inference

noun
in·​fer·​ence | \ ˈin-f(ə-)rən(t)s How to pronounce inference (audio) , -fərn(t)s \

Definition of inference

1 : something that is inferred especially : a conclusion or opinion that is formed because of known facts or evidence
2 : the act or process of inferring (see infer): such as
a : the act of passing from one proposition, statement, or judgment considered as true to another whose truth is believed to follow from that of the former
b : the act of passing from statistical sample data to generalizations (as of the value of population parameters) usually with calculated degrees of certainty
3 : the premises and conclusion of a process of inferring

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Examples of inference in a Sentence

In spite of the fact that there are virtually no controlled clinical trials examining the effects of obesity in people, we can make some inferences from animal research. — Patrick Johnson, Skeptical Inquirer, September/October 2005 We cannot see a past event directly, but science is usually based on inference, not unvarnished observation (you don't see electrons, gravity, or black holes either). — Stephen Jay Gould, Wonderful Life, 1989 The writer of science fiction extends or projects or draws inferences from what is known and accepted. — Karl Kroeber, Romantic Fantasy and Science Fiction, 1988 Its existence is only known by inference. The program uses records of past purchases to make inferences about what customers will buy in the future. What inference can we draw from these facts?
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Recent Examples on the Web My findings are only inferences from publicly available data, and it should be noted that the two surveys have different methodologies and ask different questions that may shape respondents’ answers. Christopher Michaelson, The Conversation, "How CEOs, experts and philosophers see the world’s biggest risks differently," 27 Jan. 2020 These studies have yielded putative disease-causing variants and, by inference, putative disease-causing genes. John Stuelpnagel, Fortune, "An Explosion of Knowledge: Multiplexed Interventional Genomics," 13 Jan. 2020 Matta Clark’s inference — that everything is temporary, and disposable — first made in the ’70s, now feels like the proverbial canary in a coal mine, with a planet poised at the edge of ruin. BostonGlobe.com, "ALICJA KWADE: IN BETWEEN GLANCES," 11 Oct. 2019 Their best inference is that the extreme consumption poverty rate in the US in 2011 was around 0.07 percent, strikingly close to the Meyer estimate. Dylan Matthews, Vox, "How many Americans live on $2 a day? The biggest debate in poverty research, explained.," 5 June 2019 This inference was, at least, undiplomatic and, perhaps, reckless. Amy Davidson Sorkin, The New Yorker, "What to Make of the Dispute Between Warren and Sanders at the Democratic Debate?," 15 Jan. 2020 But over time, a handful of repeating burst sites have been identified, allowing the galaxy of at least one source to be identified and a few inferences about its properties to be inferred. John Timmer, Ars Technica, "Closest-ever fast radio burst makes some ideas on their origin less likely," 7 Jan. 2020 Residents may also obtain the inferences that companies have made about their behavior, attitudes, activities, psychology or predispositions. Natasha Singer, New York Times, "What Does California’s New Data Privacy Law Mean? Nobody Agrees," 29 Dec. 2019 In both cases, the inference is central to the conclusion and the wellspring of righteous indignation. CBS News, "The House Judiciary Committee voted to impeach President Trump. Here's what happens next.," 14 Dec. 2019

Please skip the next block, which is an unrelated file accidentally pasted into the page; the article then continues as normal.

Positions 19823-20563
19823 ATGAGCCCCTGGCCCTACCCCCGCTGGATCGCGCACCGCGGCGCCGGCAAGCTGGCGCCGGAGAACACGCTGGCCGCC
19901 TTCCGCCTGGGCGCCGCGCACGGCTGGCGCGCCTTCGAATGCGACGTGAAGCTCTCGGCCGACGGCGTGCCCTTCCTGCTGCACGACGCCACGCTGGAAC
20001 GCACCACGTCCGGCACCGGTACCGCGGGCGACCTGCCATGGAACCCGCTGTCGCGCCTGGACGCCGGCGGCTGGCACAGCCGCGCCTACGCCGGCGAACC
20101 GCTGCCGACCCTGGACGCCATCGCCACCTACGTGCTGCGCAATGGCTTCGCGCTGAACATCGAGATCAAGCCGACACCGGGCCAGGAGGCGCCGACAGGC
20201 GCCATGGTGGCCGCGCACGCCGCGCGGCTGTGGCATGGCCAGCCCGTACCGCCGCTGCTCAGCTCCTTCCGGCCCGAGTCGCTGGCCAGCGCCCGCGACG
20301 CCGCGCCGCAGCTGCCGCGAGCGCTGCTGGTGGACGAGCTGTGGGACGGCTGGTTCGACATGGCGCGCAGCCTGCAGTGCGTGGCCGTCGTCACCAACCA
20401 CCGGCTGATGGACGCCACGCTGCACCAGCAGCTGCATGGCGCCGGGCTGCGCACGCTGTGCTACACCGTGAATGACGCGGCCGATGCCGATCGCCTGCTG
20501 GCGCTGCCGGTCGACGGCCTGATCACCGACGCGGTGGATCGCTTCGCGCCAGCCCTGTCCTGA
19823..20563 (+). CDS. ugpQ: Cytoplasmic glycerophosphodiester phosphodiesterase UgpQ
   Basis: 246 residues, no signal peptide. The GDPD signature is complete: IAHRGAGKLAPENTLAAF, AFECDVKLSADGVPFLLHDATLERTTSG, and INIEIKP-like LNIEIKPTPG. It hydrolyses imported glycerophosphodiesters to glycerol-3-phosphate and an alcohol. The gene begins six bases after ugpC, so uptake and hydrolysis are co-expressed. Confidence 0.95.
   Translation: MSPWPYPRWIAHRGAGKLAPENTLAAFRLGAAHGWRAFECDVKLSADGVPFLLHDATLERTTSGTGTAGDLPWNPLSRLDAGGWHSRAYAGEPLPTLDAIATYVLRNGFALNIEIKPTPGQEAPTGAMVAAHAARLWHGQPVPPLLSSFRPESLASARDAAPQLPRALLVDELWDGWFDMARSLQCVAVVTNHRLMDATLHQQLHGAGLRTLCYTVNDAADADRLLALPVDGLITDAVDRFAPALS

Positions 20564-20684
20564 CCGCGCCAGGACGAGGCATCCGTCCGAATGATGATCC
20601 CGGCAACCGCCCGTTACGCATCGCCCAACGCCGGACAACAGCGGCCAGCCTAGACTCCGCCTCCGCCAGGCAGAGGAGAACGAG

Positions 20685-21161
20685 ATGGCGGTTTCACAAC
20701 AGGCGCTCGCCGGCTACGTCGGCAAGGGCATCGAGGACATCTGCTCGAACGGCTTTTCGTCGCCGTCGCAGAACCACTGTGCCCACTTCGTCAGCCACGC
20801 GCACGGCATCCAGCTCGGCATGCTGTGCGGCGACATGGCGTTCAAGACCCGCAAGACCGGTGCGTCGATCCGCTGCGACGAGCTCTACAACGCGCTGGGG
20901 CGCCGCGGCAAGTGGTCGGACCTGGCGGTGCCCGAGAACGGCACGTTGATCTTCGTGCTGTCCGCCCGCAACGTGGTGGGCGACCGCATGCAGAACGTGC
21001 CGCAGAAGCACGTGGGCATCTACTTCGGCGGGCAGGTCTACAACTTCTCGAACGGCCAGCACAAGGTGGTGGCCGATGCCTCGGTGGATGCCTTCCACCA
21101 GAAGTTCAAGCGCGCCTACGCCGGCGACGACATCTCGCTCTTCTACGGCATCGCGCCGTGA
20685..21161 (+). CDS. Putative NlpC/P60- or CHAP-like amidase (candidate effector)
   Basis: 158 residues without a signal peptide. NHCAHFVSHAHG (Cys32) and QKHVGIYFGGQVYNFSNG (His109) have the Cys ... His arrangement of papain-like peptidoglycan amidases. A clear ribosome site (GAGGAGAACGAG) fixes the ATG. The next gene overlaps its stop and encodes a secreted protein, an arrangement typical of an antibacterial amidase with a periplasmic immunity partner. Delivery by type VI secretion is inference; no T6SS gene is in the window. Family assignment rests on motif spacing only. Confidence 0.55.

These example sentences are selected automatically from various online news sources to reflect current usage of the word 'inference.' Views expressed in the examples do not represent the opinion of Merriam-Webster or its editors. Send us feedback.

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First Known Use of inference

1594, in the meaning defined at sense 2

History and Etymology for inference

see infer

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Time Traveler for inference

Time Traveler

The first known use of inference was in 1594

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Statistics for inference

Last Updated

11 Feb 2020

Cite this Entry

“Inference.” Merriam-Webster.com Dictionary, Merriam-Webster, https://www.merriam-webster.com/dictionary/inferences. Accessed 18 Feb. 2020.

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More Definitions for inference

inference

noun
How to pronounce inference (audio)

English Language Learners Definition of inference

: the act or process of reaching a conclusion about something from known facts or evidence
: a conclusion or opinion that is formed because of known facts or evidence

inference

noun
in·​fer·​ence | \ ˈin-fə-rəns How to pronounce inference (audio) \

Kids Definition of inference

1 : the act or process of reaching a conclusion about something from known facts
2 : a conclusion or opinion reached based on known facts

inference

noun
in·​fer·​ence | \ ˈin-fə-rəns How to pronounce inference (audio) \

Legal Definition of inference

1 : the act or process of inferring specifically : the act of passing from one proposition, statement, or judgment considered as true to another whose truth is believed to follow logically from that of the former
2 : something inferred especially : a proposition arrived at by inference — see also permissive presumption at presumption
3 : the premises and conclusions of a process of inferring

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